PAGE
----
This appeared in New European, 27 July-2 August 2017, pp. 38-40:
A Zen Guide to Paris
It is a testament to the loving preservation of the French capital that a guidebook, published in 1968, should still be fit for purpose. The quaint period detail (snacks “for five or six bob”) must not distract us from the enduring brilliance of Nairn’s Paris, republished by Notting Hill Editions with an introduction by Andrew Hussey. The author’s descriptions — crystalline, lapidary — are still in a league of their own. Rue du Faubourg Saint-Martin? “Simple really; just a straight street with something solid at either end and a firework in the middle”. La Trinité’s façade breaks out “into cupolas and groups of statuary on the least provocation”. From the side, Porte Saint-Martin really does resemble “a slice of highly vermiculated slab-cake”. The buttoned-up naughtiness of Pigalle is, perhaps more than ever, “like a matron of forty-five unhooking her corsets with a simper or two”. Conversely, Goujon’s nymphs, with their “[f]ull breasts and infolded thighs suggest devotion beyond the line of public sculpture”.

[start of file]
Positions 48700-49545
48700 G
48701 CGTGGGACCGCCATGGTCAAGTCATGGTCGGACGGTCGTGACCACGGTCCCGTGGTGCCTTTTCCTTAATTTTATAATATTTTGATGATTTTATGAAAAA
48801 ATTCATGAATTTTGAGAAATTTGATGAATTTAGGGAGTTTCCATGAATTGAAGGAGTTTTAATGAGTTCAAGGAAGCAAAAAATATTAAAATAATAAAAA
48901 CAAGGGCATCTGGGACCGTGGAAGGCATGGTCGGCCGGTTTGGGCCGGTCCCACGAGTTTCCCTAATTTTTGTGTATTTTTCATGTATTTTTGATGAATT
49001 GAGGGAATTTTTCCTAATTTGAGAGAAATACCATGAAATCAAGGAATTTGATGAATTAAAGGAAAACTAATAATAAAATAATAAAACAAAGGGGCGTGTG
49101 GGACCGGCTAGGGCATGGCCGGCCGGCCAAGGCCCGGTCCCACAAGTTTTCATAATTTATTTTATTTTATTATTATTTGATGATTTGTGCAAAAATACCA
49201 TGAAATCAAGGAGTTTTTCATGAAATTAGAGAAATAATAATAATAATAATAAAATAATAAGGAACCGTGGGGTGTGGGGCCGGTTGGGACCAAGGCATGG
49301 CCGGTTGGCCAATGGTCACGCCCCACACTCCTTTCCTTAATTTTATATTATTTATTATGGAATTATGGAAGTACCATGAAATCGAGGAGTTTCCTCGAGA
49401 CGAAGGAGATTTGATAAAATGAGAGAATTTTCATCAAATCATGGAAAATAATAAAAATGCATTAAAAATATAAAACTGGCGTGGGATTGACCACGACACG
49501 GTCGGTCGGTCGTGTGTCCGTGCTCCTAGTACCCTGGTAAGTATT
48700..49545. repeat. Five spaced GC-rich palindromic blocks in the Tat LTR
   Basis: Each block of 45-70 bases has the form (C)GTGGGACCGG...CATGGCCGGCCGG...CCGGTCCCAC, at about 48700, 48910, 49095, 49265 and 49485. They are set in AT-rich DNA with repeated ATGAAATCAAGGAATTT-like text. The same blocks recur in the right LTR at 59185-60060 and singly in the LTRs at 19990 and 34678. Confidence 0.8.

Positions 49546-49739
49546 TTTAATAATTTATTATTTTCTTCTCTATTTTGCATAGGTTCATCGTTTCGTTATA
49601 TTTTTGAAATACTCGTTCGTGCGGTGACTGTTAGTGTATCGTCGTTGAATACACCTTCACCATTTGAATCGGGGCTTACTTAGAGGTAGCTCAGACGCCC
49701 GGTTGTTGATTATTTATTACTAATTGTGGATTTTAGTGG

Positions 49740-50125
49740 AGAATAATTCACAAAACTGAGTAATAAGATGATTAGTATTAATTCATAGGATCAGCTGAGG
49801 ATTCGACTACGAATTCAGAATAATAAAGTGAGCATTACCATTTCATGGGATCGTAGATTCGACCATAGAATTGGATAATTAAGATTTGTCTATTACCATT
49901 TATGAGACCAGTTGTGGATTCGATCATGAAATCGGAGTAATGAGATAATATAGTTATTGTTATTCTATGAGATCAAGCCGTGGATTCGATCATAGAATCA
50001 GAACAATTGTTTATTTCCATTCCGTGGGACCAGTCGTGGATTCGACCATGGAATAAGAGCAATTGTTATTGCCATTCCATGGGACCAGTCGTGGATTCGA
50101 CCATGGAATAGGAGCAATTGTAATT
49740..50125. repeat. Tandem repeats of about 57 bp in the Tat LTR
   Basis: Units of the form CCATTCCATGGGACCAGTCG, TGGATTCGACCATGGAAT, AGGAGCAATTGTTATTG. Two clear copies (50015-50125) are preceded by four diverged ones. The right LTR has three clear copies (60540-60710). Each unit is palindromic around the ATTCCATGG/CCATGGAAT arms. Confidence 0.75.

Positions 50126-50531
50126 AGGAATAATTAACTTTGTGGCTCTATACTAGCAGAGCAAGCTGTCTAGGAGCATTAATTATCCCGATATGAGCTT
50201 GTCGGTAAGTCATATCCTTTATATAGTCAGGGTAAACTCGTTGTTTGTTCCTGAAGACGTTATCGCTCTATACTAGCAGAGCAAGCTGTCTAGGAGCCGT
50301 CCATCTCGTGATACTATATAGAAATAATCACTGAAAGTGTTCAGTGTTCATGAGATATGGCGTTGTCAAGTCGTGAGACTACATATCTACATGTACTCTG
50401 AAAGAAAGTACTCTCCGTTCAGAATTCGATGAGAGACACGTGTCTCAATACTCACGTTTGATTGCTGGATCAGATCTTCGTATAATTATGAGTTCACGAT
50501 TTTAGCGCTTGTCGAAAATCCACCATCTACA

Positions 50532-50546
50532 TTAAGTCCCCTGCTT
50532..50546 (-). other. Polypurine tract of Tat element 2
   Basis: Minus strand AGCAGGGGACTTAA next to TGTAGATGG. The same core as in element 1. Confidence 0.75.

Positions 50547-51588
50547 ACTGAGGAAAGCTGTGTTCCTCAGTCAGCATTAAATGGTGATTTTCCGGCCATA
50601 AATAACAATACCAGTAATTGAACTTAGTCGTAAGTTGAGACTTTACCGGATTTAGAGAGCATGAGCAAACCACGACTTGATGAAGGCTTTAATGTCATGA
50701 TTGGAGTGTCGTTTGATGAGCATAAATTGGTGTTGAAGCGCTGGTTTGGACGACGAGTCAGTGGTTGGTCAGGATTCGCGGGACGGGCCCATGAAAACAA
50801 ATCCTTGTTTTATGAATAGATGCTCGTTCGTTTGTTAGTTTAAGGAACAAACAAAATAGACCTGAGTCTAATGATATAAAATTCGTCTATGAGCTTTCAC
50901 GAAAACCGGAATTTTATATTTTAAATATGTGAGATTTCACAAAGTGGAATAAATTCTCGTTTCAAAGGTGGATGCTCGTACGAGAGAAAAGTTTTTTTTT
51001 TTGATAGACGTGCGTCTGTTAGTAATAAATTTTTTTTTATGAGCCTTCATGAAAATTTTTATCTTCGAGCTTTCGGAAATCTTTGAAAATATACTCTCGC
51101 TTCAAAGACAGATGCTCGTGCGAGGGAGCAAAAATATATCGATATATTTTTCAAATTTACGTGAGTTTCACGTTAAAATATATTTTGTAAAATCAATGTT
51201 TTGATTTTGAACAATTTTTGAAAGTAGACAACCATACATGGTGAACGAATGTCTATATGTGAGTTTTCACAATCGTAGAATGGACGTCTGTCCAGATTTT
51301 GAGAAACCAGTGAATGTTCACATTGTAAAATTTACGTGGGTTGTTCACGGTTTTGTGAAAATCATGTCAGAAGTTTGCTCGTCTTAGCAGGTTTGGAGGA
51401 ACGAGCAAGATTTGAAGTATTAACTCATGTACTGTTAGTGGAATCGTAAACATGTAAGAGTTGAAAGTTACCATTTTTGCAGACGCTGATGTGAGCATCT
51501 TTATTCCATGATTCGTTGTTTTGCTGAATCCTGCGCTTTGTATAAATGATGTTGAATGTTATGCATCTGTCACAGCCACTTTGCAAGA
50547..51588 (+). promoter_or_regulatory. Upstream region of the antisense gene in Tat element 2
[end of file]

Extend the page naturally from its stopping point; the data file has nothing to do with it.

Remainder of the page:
Ian Nairn was a celebrity during his short lifetime. He found instant fame, at the age of 25, by launching a high-profile campaign against the blandness of “Subtopia”. He soon became one the country’s foremost architectural critics, writing a string of essays and books, including his masterpiece, Nairn’s London (1966). He also produced several travel series for the BBC. Driven by his demons, he drove a Morris Minor convertible around the country, resulting in a very British take on the road trip format. He eventually drank himself to death in 1983, aged just 52.
One of the reasons why Nairn’s works were out of print for so long is — as writer Owen Hatherley pithily put it — that he was “too modernist for the preservationists, too much a preservationist for the modernists”. His travel writing is impressionistic, guided by his “uncommitted eyes”; energised by what moved him, what he “enjoyed”. Scourge of “gratuitous notice-boards”, he railed “at the way people try to put words all over the landscape”. Nairn’s Paris could thus be seen, in part, as an act of erasure. The city’s romance is arrived at adventitiously, like the serendipitous poetry of métro station names: “What administrator could invent a poetic conjunction as rich as Sèvres-Babylone?”